How People Make Decisions (Cambridge, MA: MIT Press, 1998); R. Pascual
and S.M. Henderson, "Evidence of Naturalistic Decisionmaking
in Military Command and Control," in Naturalistic Decisionmaking,
eds. Zsambok and Klein (Mahwah, NJ: Lawrence Erlbaum Associates,
1997); Klein, Intuition at Work (New York: Doubleday, 2003).
5. Gary A. Klein, S.
Wolf, Laura G. Militello, and Carolyn E. Zsambok, "Characteristics
of Skilled Option Generation in Chess," Organizational Behavior
and Human Decision Processes (1995): 62, 63-69.
6. Joseph G. Johnson
and Markus Raab, "Take the First: Option Generation and Resulting
Choices," Organizational Behavior and Human Decision Processes
7. J.G. Johnston, J.E.
Driskell, and E. Salas, "Vigilant and Hypervigilant Decisionmaking,"
Journal of Applied Psychology (1997): 82.
8. John F. Schmitt and
Gary A. Klein, "A Recognitional Planning Model," proceedings,
Command and Control Research and Technology Symposium, Newport,
RI, 1999, 1, 510-21.
9. R.G. Pascual, C.
Blendell, J.J. Molloy, L.J. Catchpole, and S.M. Henderson, "An
Investigation of Alternative Command Planning Processes," Defence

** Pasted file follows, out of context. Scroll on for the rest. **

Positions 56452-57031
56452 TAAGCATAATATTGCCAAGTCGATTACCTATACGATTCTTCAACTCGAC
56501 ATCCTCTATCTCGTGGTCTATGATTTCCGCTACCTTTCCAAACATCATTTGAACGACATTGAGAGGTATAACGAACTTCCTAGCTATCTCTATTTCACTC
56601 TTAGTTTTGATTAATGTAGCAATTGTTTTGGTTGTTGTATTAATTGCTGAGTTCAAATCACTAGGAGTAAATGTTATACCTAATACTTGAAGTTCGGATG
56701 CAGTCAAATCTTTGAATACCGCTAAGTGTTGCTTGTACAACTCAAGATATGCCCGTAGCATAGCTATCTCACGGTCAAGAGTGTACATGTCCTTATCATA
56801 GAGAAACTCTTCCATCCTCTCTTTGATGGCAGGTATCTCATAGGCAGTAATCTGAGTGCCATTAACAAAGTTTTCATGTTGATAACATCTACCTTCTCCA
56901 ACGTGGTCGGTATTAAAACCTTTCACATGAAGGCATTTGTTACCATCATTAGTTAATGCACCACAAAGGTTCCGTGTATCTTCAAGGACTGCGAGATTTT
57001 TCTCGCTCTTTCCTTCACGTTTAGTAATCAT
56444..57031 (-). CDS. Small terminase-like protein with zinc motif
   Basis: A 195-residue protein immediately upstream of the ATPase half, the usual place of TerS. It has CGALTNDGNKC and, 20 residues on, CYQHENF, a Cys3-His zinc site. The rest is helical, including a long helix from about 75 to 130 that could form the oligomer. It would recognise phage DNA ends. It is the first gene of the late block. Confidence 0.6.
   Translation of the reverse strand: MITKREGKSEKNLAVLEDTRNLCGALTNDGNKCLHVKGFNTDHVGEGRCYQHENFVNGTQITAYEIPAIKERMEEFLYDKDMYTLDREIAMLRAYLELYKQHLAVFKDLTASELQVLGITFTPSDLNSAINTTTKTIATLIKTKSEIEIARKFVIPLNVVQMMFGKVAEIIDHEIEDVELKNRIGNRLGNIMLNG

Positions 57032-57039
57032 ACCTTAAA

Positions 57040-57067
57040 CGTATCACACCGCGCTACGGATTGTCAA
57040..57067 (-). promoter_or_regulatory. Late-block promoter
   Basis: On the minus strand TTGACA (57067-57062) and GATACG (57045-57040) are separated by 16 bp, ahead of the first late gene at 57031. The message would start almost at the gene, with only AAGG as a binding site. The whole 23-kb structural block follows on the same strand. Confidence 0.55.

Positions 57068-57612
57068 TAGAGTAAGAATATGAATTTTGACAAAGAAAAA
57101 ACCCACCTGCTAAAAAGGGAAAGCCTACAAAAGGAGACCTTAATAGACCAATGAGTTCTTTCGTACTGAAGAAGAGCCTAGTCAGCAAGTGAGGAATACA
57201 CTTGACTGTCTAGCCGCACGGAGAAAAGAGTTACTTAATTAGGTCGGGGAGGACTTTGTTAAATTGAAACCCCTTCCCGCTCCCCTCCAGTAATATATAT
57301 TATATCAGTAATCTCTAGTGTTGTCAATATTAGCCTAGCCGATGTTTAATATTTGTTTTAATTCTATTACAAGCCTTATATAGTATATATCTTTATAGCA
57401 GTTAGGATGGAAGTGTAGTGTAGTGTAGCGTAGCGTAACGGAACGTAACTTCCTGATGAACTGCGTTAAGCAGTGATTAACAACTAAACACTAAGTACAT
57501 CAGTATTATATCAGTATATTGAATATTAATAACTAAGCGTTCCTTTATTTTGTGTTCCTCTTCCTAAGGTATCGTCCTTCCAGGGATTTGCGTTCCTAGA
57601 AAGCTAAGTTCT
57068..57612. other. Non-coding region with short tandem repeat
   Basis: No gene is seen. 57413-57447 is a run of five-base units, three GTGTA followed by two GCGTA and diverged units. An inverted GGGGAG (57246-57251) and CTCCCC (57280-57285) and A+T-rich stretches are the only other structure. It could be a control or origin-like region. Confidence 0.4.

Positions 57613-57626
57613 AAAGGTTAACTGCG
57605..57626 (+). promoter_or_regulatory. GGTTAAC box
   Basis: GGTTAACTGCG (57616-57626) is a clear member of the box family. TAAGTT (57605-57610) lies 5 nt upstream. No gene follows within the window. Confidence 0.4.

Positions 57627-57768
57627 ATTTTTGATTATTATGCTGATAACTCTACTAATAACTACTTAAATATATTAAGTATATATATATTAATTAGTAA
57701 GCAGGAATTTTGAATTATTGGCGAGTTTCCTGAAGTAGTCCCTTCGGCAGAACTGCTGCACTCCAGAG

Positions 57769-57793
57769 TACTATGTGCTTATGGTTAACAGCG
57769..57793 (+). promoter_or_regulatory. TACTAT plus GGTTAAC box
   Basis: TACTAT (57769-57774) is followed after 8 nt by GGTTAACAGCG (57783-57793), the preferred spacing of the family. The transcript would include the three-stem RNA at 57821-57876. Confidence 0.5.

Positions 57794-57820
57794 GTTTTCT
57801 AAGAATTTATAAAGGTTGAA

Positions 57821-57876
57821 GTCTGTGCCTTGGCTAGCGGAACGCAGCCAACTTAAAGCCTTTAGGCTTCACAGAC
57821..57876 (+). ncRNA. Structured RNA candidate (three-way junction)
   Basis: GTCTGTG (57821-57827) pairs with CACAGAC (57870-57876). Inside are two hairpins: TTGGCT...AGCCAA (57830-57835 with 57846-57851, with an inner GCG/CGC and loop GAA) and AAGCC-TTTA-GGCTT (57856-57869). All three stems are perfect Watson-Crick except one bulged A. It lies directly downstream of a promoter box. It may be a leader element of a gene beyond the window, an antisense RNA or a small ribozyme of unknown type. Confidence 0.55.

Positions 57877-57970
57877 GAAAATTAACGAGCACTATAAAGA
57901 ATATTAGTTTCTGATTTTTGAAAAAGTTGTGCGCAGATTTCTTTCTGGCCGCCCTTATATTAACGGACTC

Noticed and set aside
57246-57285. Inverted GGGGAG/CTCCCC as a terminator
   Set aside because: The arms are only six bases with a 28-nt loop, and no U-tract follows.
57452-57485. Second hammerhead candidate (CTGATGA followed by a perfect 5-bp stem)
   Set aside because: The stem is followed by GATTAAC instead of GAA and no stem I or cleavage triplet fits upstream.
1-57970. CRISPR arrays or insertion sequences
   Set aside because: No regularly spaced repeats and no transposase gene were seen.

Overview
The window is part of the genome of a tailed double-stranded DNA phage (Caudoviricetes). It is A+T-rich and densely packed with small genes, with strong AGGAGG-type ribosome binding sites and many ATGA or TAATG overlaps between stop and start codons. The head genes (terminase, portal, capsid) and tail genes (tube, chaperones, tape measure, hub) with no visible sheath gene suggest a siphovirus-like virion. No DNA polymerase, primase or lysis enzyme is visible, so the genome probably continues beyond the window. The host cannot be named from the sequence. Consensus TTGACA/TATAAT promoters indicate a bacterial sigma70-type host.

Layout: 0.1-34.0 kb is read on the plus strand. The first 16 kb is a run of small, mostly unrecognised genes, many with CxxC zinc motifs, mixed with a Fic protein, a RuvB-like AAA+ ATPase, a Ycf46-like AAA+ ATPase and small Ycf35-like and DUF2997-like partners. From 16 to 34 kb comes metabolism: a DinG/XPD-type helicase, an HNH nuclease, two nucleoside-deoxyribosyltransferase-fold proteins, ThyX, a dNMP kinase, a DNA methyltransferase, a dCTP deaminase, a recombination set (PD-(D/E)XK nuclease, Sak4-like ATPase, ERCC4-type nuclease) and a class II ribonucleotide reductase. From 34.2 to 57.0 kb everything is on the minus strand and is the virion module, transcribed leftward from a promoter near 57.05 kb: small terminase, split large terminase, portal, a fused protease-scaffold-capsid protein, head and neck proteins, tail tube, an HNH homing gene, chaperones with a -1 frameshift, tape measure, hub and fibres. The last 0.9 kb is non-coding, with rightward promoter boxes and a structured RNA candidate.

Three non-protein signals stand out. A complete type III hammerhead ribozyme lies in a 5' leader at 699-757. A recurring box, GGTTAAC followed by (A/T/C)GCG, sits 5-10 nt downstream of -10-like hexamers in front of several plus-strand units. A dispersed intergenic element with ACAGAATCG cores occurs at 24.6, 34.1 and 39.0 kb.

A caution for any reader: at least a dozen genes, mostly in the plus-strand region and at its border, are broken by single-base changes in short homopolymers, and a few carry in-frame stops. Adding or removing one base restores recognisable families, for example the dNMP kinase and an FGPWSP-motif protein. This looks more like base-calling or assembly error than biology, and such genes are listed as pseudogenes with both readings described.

Evaluation and Research Agency (DERA) paper prepared for the UK
Ministry of Defence (in preparation); Blendell, Molloy, Catchpole,
and Henderson, "A second investigation of alternative command
planning processes," DERA paper (in preparation).
10. Peter Thunholm,
"Military decisionmaking under time-pressure: To evaluate or
not to evaluate three options before the decision is made?"
Organizational Behavior and Human Decision Processes (in press).
11. Schmitt and Klein,
"A Recognitional Planning Model."
12. Schmitt, Klein,
Thunholm, Holly C. Baxter, Karol G. Ross, and M. Bean, "Recognitional
planning model," manual prepared for Battle Command Battle
Laboratory, Fairborn, OH, Klein Associates, Inc., 2003.
13. Klein, "Intuition
at work"; L.G. Shattuck and D.D. Woods, "Communication
of Intent in Military Command and Control Systems," in eds.
C. McCann and R. Pigeau, The Human in Command: Exploring the Modern
Military Experience (New York: Plenum Publishers, 2000), 279-91.
14. Klein, "Recognition-primed